Under My Hood I Have a Hat: Book of the Week GIVEAWAY

January 10, 2011

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THIS WAS POSTED JANUARY 2011

WE HAVE A NEW WINTER THEME POST JANUARY 2, 2012. HAPPY NEW YEAR!

Book of the Week GIVEAWAY: Under My Hood I Have a Hat by Karla Kuskin

We’re also GIVING AWAY: Animals of the Polar Regions by Creative Edge. From penguins to seals to polar bears, discover some of the amazing animals that live around the frigid lands of the North and South Poles. All of these animals live in “winter” type weather.

We’re also GIVING AWAY: A set of Animals of the World fact cards by Creative Edge. The cards highlight facts, including habitats, of animals around the world. Animals from Arctic regions can be highlighted during this winter study.

Why we love this book:

The text is a simple rhyming chant, taking children through the steps of getting dressed for snowy, winter weather. Children love the sing-song pattern, the colorful pictures and the main character. However, the girl’s little dog, who helps her get dressed and sips tea, is the real show stealer in this book. The children just love that little dog. Under My Hood I Have a Hat opens the door to many winter weather learning activities . . .

Sorting: Invite the children to bring winter hats, gloves, mittens and scarfs.

During center time the children can sort winter clothes items into the correct tubs.

Quick early literacy tip: We prefer to write and label the tubs with our children. Often in an effort to be organized, teachers label everything prior to class. However, when labeling with the children, we have the opportunity to engage the children in early literacy foundations.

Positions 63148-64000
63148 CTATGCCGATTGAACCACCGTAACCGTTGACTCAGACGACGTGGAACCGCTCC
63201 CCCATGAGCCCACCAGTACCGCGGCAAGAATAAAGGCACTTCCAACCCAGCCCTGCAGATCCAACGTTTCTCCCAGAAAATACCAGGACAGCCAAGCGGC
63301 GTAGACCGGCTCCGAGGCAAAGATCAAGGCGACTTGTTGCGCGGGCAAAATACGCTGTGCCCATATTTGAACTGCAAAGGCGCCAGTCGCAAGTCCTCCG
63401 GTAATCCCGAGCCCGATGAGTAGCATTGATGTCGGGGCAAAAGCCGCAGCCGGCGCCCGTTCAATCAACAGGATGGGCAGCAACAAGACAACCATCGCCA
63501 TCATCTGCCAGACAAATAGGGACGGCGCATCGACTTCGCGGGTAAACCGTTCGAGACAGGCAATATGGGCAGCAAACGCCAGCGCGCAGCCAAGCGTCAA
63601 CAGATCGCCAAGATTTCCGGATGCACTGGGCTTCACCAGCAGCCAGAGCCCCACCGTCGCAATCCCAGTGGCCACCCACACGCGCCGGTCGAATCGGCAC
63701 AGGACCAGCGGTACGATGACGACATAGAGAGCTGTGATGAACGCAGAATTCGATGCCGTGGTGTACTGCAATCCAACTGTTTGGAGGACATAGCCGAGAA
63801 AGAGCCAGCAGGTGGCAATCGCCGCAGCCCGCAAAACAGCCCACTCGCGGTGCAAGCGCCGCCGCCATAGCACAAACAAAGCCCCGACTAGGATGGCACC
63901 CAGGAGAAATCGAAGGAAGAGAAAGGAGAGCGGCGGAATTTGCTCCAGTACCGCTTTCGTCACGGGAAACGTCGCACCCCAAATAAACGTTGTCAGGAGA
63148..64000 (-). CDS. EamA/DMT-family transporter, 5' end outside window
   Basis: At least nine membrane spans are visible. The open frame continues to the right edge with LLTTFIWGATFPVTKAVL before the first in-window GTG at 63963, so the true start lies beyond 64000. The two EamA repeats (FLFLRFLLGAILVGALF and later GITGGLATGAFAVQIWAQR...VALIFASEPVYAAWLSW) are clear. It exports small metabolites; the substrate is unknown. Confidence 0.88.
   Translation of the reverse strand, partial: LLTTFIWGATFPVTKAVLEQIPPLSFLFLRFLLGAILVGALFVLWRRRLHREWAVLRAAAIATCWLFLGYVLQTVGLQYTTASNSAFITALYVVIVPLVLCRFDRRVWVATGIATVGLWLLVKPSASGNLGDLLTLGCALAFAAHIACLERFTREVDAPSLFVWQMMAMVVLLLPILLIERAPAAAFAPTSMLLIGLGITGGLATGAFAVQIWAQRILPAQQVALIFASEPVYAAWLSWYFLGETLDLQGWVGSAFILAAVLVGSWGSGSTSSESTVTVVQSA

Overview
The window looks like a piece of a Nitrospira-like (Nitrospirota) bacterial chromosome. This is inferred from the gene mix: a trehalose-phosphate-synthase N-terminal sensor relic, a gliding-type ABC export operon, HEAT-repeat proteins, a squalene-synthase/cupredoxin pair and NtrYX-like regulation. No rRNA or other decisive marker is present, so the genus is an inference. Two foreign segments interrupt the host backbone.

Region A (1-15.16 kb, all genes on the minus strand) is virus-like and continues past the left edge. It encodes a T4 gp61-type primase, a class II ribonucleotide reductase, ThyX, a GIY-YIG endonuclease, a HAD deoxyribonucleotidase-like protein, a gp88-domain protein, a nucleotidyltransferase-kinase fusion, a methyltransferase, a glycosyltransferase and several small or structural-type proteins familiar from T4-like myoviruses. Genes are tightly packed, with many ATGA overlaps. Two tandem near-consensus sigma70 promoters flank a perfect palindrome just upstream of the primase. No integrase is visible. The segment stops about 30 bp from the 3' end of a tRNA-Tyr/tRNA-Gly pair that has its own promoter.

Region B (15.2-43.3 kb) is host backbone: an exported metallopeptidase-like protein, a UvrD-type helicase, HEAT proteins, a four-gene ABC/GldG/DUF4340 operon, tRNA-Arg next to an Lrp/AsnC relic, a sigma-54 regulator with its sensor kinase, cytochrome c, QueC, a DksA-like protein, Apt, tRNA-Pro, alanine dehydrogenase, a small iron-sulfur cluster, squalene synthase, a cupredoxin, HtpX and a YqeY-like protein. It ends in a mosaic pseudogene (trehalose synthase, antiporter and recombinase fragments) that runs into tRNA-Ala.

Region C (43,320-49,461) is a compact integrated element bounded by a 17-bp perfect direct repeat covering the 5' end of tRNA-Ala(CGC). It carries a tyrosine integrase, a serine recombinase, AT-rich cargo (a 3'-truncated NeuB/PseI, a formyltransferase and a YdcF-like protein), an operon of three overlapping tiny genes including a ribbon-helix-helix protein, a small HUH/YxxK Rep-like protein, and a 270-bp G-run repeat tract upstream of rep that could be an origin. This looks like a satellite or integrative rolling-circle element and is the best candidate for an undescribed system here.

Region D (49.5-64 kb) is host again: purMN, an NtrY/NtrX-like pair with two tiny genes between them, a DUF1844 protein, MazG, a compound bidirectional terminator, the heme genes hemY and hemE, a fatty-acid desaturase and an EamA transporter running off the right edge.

What do you hear at the beginning of mitten, scarf, hat . . . ?

What do I need to add to the end of mitten to change it to mittens?

Keep it simple and meaningful: We LIKE things simple! And we like doing as much as possible with the children, rather than preparing for the children. By engaging the children in labeling the tubs, we’ve kept the activity simple and engaging. Encourage the children to read the labels for their parents as they are picked-up from school.

Matching: Place all of the mittens and gloves in a big tub together. (If you want to purchase your own sets of gloves and mittens, Walmart has 2 sets of gloves for only $1.00.)

Let the children dig through the tub and match the sets of gloves and mittens.

Early Literacy: Brainstorm a list of clothes you need for snowy, winter weather. This is the perfect time to model letter sounds and letter formation. Building early literacy foundations is all about experiences, experiences, experiences. We always try to keep brainstorming sessions short with preschoolers! When they start wiggling we stop brainstorming.